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The staff of Advanced Radiant Design, Stone Ridge, New York, has worked diligently through the years to bring near-perfection to the craft of hydronic panel prefabrication. An art form all its own, prefab “requires close attention to detail and a highly organized approach,” says owner John Abularrage.
According to Abularrage, prefabrication can save 50 percent or more in labor costs over on-site fabrication.
“Constructing panels in the shop provides a controlled and comfortable work environment with all the necessary tools at our disposal and eliminates the repetitive set up and breakdown on a daily basis usually required with field fabrication,” Abularrage says.
He notes that prefabbing hydronic panels is a bit like any manufacturing process.
“We’ve designed rather complex systems with care, to be built in controlled conditions where all of the parts and pieces are at our fingertips, not unlike any modern manufacturing process,” he explains. “In our shop, there are none of the disadvantages of jobsite construction that can include high heat, extreme cold, jobsite noise or chaos, lack of electricity or an acetylene gas tank that runs out at exactly the worst time.”
According to Abularrage, prefabrication can reduce travel time and expense in particular on long-distance jobs. It also permits unrestricted work hours, unlike the time constrictions, which may be present at jobsites.
In his opinion, there’s no doubt that the quality of a preassembled panel is higher than what can be achieved in the field.
“Actually, much higher,” Abularrage emphasizes. “When we prepare to build panels at the shop, we control everything, from the height of the work platform to even the music we listen to. It’s more like a hospital operating room. There are no distractions, and everything we need is available. Forceps, please!”
At times, ARD has as many as a half-dozen control panels prefabricated in its shop, waiting for the appropriate time for installation. This solves the problem created by the ‘hurry up n’ wait’ jobs that would otherwise be impossible to complete in a timely manner.
According to Abularrage, while prefabrication may not be right for every situation, it can be an important key to higher quality and profit for every contractor.
“Building a successful business happens through professional management of the work we do,” Abularrage says. “From the people we groom for greater and greater responsibility, to the way we interact with customers, and even to details such as how we hone our skills, and our mechanical product, to an ever-finer edge.”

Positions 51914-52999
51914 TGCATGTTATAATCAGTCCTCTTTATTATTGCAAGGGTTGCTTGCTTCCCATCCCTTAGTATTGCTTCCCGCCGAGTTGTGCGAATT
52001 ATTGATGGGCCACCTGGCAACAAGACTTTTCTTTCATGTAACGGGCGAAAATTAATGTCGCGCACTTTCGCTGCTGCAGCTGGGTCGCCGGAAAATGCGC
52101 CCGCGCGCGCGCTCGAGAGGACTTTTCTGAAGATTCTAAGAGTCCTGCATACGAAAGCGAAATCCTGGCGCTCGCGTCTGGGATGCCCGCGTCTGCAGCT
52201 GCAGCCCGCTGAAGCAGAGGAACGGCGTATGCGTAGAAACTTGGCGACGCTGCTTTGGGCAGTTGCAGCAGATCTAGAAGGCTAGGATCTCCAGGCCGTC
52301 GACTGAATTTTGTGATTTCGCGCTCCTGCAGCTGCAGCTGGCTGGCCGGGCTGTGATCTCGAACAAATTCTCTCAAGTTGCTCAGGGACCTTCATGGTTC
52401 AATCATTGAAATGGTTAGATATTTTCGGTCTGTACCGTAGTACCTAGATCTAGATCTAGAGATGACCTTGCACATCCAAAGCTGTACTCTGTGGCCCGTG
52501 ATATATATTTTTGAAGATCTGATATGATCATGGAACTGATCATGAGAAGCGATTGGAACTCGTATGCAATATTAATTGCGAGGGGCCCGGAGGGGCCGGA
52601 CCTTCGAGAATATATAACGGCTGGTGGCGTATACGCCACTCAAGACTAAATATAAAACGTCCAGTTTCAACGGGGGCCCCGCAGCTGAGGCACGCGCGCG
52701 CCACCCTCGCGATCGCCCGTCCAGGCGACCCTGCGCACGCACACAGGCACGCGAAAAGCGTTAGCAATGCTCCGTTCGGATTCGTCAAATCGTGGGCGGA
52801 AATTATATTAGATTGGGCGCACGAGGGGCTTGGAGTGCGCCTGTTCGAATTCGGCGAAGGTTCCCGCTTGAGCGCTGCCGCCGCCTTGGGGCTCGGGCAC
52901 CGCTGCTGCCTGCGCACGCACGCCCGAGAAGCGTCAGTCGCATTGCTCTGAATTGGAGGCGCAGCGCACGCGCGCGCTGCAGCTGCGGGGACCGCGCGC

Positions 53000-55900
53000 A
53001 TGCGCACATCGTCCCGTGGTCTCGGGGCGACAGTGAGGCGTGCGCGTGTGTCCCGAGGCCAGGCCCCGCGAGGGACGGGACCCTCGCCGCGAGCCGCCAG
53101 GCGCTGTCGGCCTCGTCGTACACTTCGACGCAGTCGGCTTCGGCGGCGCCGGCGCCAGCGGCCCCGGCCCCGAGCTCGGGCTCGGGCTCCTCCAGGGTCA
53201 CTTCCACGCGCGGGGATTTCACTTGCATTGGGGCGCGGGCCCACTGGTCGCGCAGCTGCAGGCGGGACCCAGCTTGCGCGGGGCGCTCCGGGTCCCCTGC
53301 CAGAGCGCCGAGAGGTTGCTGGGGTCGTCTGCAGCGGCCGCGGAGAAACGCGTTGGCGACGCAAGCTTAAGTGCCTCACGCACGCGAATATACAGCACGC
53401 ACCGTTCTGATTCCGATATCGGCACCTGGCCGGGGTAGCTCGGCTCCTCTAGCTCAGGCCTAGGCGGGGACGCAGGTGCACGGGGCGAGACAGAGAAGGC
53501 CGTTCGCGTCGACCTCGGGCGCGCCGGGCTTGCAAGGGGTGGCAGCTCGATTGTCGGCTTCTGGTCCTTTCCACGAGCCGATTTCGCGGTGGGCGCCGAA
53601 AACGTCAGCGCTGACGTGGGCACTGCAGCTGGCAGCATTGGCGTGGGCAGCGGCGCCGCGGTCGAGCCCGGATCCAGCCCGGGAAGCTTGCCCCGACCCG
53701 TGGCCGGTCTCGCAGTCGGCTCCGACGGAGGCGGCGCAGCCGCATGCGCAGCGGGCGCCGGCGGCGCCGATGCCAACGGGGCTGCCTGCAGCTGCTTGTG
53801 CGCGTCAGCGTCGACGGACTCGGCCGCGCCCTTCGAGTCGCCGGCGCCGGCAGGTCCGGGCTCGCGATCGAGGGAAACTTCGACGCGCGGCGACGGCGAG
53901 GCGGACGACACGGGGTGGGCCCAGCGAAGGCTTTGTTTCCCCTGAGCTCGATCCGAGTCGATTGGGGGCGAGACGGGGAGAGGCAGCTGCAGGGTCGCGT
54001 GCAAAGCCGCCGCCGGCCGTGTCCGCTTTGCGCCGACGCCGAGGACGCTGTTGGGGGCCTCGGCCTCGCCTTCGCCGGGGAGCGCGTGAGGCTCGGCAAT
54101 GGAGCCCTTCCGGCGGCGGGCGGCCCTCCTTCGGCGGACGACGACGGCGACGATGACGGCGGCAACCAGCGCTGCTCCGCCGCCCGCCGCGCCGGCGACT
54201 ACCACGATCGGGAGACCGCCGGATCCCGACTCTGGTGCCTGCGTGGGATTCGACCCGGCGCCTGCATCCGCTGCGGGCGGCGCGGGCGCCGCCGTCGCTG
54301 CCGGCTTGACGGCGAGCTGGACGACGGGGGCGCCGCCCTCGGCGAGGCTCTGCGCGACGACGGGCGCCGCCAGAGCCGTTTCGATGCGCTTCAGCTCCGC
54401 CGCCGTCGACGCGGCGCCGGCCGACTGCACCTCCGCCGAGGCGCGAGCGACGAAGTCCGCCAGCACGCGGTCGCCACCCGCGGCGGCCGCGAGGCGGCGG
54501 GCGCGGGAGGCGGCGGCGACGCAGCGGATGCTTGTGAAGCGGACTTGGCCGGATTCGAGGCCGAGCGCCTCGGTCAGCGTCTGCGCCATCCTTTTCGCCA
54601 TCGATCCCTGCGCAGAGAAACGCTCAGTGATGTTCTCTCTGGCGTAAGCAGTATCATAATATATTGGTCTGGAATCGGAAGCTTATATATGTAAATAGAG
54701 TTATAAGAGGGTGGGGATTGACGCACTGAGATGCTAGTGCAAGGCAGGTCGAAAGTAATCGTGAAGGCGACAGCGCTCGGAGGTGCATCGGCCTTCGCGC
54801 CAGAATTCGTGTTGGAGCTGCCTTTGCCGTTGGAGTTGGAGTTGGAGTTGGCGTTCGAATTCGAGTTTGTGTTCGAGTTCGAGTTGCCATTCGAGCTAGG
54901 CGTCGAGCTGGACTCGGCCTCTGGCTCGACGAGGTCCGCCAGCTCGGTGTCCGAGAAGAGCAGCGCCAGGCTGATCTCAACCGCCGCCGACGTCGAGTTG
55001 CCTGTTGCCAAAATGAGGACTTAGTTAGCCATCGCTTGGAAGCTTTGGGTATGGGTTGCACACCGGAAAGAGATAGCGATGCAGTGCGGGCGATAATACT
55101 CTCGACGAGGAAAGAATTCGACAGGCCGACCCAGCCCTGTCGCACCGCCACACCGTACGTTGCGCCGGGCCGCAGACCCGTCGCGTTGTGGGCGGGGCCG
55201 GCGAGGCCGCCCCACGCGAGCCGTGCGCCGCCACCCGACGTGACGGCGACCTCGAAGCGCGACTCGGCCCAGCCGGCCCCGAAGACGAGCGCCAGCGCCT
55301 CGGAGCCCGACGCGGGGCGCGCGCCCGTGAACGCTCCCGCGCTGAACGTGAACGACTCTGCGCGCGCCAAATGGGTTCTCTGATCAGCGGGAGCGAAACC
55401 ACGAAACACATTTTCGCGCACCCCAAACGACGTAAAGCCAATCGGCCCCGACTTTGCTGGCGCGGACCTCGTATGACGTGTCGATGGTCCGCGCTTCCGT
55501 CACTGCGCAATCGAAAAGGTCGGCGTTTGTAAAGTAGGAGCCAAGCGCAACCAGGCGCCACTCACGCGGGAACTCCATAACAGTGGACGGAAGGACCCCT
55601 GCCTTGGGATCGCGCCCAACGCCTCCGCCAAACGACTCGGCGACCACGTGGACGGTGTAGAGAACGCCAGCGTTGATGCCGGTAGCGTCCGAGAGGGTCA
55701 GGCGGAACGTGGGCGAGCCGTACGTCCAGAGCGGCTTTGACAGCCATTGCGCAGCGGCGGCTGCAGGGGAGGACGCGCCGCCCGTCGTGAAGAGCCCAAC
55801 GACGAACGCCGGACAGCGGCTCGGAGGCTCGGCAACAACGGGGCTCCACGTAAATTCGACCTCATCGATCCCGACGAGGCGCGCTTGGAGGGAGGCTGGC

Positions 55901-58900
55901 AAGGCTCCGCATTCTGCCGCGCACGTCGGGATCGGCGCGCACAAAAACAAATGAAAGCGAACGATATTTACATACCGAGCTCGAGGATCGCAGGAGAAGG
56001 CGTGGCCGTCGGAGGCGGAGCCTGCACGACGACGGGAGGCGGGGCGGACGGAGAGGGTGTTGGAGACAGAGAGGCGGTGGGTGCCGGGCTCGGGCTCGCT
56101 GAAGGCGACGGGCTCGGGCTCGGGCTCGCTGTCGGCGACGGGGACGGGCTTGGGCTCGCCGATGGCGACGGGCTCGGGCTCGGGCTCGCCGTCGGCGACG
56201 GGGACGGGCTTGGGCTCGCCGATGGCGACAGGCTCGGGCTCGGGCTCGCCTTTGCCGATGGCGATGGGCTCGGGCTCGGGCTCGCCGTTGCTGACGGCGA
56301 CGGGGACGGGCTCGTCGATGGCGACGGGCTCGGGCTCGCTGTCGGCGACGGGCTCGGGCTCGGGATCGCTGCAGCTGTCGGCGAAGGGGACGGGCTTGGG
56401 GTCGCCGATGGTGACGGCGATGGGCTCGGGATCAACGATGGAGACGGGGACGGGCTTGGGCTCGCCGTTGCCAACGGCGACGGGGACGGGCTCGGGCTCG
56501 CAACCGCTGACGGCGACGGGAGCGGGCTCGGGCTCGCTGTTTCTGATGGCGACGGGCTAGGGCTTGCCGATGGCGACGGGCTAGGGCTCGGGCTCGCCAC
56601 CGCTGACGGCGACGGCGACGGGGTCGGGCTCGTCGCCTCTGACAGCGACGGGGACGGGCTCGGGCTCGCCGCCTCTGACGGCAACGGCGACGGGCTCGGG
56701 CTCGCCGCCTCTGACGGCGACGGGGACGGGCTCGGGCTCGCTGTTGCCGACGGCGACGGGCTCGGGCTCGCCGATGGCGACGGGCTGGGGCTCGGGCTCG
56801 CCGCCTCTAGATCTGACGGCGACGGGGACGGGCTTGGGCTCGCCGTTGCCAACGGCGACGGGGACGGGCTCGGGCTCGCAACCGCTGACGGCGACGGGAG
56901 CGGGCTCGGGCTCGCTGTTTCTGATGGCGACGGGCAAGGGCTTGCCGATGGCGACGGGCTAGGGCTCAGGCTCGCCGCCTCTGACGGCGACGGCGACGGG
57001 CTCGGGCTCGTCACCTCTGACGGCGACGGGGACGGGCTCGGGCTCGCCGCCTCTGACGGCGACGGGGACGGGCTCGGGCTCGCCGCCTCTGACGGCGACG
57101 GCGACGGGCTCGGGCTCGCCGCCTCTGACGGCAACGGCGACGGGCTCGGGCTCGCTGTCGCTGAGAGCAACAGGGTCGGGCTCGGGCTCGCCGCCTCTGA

Planning is key
The process of prefabrication always begins with accurate measurement of the space available for the prefabricated equipment. Careful jobsite measurements of the mechanical space evolve into a CAD drawing. Only then can real calculations be made to a custom panel’s size and capability.
“With completion of a CAD drawing, decisions about the alignment of valves and components are made,” he explains. “While this has little effect on system performance, it adds to the overall cohesiveness of the finished project without adding significant time to the fabrication.”
This visually important refinement communicates a high level of craftsmanship and professionalism.
“Don’t dismiss the value of this as merely ‘mechanical vanity,’” Abularrage warns. “There’s real advantage to a wow factor. I’ve had seasoned jobsite foremen marvel at the work, telling my guys that they’ve never seen mechanical systems as nicely constructed as ours. Guess who they refer other customers to?”
Prefabrication is by no means a new concept. However, Abularrage believes that it’s underutilized and offers a number of important benefits.
“Training is a less evident benefit of prefabrication,” he says “Mentoring an apprentice under shop conditions with real-world applications is priceless. It acts as a bridge between the classroom and the field. I’ve found that the ability to train from theory, through development, to fabrication, and finally to the installation of a control panel to be most effective.”
The prefabrication process is best accomplished with continuity of responsibility. If the same person is performing the site survey, fabrication and installation, any conflicts can be more readily identified and resolved. Coordination and communications with related trades is also improved.
“The last thing we want to happen is to deliver a prefabricated control panel to a job site that’s larger than the available space,” Abularrage adds.
The CAD drawings helps avoid that problem since they include accurate measurements of floor and wall space available for all system components, including control panels, boilers, tanks, and supply and return piping that will connect to the control panel.